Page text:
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It’s getting chilly in here: Albany Alderman Dominick Calsolaro.Photo: Joe Putrock

Where Credit Isn’t Due
Critics blast a Niagara Mohawk proposal that would assess security deposits to customers with compromised credit ratings

At a public hearing earlier this week, Albany residents resoundingly rejected a controversial proposal that would allow the region’s largest utility provider to assess a two-month security deposit to new customers whose credit ratings fall below a designated score.

Approximately two dozen people gathered at City Hall in Albany on Tuesday (Aug. 5) as New York’s Public Service Commission sought public opinion on a request by Niagara Mohawk for authorization to assess security deposits averaging $150 to new customers based on credit scores. The deposits would be held to recoup potential losses from defaulted payments. The PSC—which regulates various utilities throughout the state—could make a decision later this month on NiMo’s policy, one that has been blasted by politicians and citizen advocates alike who claim it will disproportionately affect renters and people with existing financial difficulties.

NiMo’s proposal would allow the utility provider to assess a security deposit based on a customer’s credit and past payment history. Homeowners, people over age 62, and those who are blind, disabled or on public assistance would be exempt from the security-deposit policy.

The PSC currently allows utility providers to assess security deposits based on past payment history and other conditions, but NiMo believes that credit-based deposits will be a better way to avoid some of the financial losses the company has suffered due to unpaid bills.

NiMo—which provides gas and electric services to approximately 1.5 million customers throughout New York—says it has lost an average of $65 million in unpaid bills over each of the past three years.

“We’re acting in the interests of all of our customers who pay their bills in a timely manner,” said NiMo spokesman Alberto Bianchetti, “because they are the ones who bear the burden of maintaining our infrastructure so that we can continue to provide all customers with our services.”

In March, the company enacted a similar policy for collecting security deposits from customers based on their ability to prove responsibility for a bill or long-term tenancy. During the following two months, 8,200 new customers were required to front a two-month deposit, and 1,000 people were denied service for failing to submit a security deposit, NiMo told Syracuse’s Post-Standard on June 18.

“On the surface, I think [charging security deposits for utility services] is an awful idea and it sets a terrible precedent for a number of reasons,” said Russ Haven, legislative counsel with the New York Public Interest Research Group, who testified at Tuesday’s hearing. “Obviously the loss of money hurts NiMo, which means they can’t run as efficiently as possible, but we’re talking about an essential service here. This isn’t about whether or not you can get an American Express Platinum Card, this is about whether consumers can get hooked up to essential gas and electric services to light your lights and heat your home.”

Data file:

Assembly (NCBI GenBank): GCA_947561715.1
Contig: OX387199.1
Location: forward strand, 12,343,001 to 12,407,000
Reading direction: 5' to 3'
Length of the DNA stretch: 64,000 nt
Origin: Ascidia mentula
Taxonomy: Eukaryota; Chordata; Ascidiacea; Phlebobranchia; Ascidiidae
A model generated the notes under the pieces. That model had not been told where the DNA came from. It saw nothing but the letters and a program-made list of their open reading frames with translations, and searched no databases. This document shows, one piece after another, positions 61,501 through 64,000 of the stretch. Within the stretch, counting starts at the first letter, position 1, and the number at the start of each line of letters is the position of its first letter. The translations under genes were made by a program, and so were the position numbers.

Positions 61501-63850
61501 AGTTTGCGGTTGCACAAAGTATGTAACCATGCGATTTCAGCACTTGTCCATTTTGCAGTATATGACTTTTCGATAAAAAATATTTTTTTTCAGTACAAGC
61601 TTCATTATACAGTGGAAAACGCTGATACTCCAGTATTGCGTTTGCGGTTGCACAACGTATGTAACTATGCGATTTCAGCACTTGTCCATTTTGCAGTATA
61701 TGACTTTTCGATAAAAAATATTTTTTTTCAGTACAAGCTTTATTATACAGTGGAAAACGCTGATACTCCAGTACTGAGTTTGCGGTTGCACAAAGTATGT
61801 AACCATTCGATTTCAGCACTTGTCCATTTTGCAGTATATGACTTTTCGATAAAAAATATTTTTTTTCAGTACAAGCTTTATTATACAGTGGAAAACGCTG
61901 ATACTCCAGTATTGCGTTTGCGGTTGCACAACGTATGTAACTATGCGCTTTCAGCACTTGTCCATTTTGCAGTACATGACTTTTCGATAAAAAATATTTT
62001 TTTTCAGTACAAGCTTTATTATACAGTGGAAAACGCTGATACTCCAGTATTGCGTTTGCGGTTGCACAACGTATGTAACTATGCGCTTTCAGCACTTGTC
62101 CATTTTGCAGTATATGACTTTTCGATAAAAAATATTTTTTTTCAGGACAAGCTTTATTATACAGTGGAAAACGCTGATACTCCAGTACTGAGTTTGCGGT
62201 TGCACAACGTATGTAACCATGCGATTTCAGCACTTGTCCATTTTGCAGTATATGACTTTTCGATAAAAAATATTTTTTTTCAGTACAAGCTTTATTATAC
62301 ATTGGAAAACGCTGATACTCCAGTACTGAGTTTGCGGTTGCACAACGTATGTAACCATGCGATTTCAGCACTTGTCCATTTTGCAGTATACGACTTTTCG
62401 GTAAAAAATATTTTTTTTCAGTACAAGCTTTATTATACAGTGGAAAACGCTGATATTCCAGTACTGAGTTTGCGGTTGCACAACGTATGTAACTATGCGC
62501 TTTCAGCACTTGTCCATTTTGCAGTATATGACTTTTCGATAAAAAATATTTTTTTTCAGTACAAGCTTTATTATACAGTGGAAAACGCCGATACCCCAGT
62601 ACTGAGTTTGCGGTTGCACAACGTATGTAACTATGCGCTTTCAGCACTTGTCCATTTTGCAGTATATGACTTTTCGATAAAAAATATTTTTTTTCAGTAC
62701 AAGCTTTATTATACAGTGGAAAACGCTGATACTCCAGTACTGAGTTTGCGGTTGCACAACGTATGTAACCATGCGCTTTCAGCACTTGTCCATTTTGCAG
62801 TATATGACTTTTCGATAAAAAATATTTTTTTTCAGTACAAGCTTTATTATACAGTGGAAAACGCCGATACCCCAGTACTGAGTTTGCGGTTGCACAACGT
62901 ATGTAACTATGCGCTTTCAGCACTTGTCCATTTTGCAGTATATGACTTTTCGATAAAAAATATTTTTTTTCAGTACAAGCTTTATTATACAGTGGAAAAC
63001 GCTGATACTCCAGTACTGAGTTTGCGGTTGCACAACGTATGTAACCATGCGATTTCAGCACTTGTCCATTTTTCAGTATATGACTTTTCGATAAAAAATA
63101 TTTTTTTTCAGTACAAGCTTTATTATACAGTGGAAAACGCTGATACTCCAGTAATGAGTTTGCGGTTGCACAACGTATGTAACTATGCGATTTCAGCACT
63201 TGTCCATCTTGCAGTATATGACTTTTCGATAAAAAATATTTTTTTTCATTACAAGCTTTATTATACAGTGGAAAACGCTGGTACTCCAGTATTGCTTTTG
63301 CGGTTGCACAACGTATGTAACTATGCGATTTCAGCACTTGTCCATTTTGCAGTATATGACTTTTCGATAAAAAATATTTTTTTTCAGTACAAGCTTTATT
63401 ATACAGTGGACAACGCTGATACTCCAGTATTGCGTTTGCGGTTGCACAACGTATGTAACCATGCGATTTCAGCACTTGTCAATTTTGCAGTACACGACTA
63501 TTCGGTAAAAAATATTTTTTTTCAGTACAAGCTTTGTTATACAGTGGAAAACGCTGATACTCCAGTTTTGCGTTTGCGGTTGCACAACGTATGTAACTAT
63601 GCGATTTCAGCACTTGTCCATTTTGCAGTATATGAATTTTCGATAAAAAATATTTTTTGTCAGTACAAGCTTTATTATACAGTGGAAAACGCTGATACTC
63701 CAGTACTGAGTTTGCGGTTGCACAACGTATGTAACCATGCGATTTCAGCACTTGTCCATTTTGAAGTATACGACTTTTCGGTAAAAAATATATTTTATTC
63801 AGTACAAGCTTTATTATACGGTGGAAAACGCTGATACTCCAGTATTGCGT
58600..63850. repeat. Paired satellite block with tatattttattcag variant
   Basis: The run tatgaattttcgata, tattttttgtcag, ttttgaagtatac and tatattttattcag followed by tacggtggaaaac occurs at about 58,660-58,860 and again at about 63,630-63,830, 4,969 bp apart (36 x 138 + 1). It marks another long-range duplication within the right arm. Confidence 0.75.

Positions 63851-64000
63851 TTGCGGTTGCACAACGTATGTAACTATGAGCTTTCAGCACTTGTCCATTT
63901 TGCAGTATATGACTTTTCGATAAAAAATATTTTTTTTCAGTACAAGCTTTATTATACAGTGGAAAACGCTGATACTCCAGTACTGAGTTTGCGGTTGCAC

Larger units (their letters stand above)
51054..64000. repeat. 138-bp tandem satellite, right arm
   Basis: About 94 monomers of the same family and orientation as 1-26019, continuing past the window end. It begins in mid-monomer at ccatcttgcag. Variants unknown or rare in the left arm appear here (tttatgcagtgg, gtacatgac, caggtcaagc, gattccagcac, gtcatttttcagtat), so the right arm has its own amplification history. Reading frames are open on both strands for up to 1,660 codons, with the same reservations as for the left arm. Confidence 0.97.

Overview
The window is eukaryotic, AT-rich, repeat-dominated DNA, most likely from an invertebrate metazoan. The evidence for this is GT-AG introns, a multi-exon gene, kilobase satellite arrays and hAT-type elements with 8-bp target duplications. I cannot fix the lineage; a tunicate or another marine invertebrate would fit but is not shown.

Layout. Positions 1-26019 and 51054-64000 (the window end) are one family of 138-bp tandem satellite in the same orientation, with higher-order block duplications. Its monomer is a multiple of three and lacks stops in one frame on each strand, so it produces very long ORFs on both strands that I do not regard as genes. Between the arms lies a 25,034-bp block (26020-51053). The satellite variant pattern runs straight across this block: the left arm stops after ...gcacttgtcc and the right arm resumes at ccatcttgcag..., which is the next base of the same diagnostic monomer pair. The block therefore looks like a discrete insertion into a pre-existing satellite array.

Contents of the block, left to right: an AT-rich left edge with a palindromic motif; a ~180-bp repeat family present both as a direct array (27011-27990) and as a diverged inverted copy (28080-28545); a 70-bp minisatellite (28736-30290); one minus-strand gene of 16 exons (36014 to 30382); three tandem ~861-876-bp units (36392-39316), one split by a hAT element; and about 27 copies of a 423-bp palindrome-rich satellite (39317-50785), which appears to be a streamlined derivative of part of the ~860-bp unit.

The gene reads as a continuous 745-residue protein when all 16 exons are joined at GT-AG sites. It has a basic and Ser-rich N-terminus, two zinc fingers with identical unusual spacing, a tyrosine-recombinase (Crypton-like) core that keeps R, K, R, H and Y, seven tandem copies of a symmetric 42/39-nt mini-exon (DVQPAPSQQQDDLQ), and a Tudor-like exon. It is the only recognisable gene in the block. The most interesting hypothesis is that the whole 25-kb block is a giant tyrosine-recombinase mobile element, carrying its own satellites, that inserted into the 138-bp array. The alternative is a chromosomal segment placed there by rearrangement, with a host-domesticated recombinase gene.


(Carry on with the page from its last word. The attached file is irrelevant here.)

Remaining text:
Haven and others say that NiMo’s proposal will unfairly target younger and poorer renters with little or no credit histories, and does not take into account a tenant’s willingness to pay his or her bills.

“NiMo is saying that [credit ratings] will be reflective of how customers will pay their utility bills, but intuitively I don’t agree with that,” said Charles Brennan, with the Public Utility Law Project. “I think people will pay to keep the lights on before they pay the credit card.”

Both Brennan and Haven agreed with the number of speakers at Tuesday’s hearing who provided anecdotal evidence that credit ratings are notoriously inaccurate. Haven pointed to a study released on July 31 by Congress’ investigative body, the General Accounting Office, that notes the GAO’s inability to determine whether credit reports were accurate or not since credit bureaus do not provide adequate information about how they create a credit score.

But Bianchetti said that using credit ratings to determine the guidelines of a service contract is a perfectly acceptable business practice.

“That brings us in line with a number of other vendors throughout the country—mortgage providers, providers of car loans and credit cards,” Bianchetti said. “[Credit ratings are] part of doing business in America today.”

Whether NiMo’s security-deposit proposal is a sound business policy or not, Monique Marshall, of United Tenants of Albany, said the company’s idea is poor public policy. Marshall, who spoke at Tuesday’s hearing, noted that whether families have utility services or not, they’ll have to keep on living.

“You can’t put a price on the potential of a child coming home to a house with no lights and meals eaten out of cans,” Marshall said. “We should not leave our children in the dark.”

Albany’s Common Council agreed, passing a resolution in opposition to NiMo’s security deposit proposal at its meeting earlier this week. The resolution was sponsored by Alderman Dominick Calsolaro (Ward 1), who along with NYPIRG’s Haven requested that the PSC hold a public hearing on the issue in Albany.

“Census numbers show that somewhere around 70 percent of the city’s residents are renters, and those are the people who are going to be affected by this,” Calsolaro said. “I’m glad we had so many people show up in opposition.”

—Travis Durfee

Is This Good for BIDness?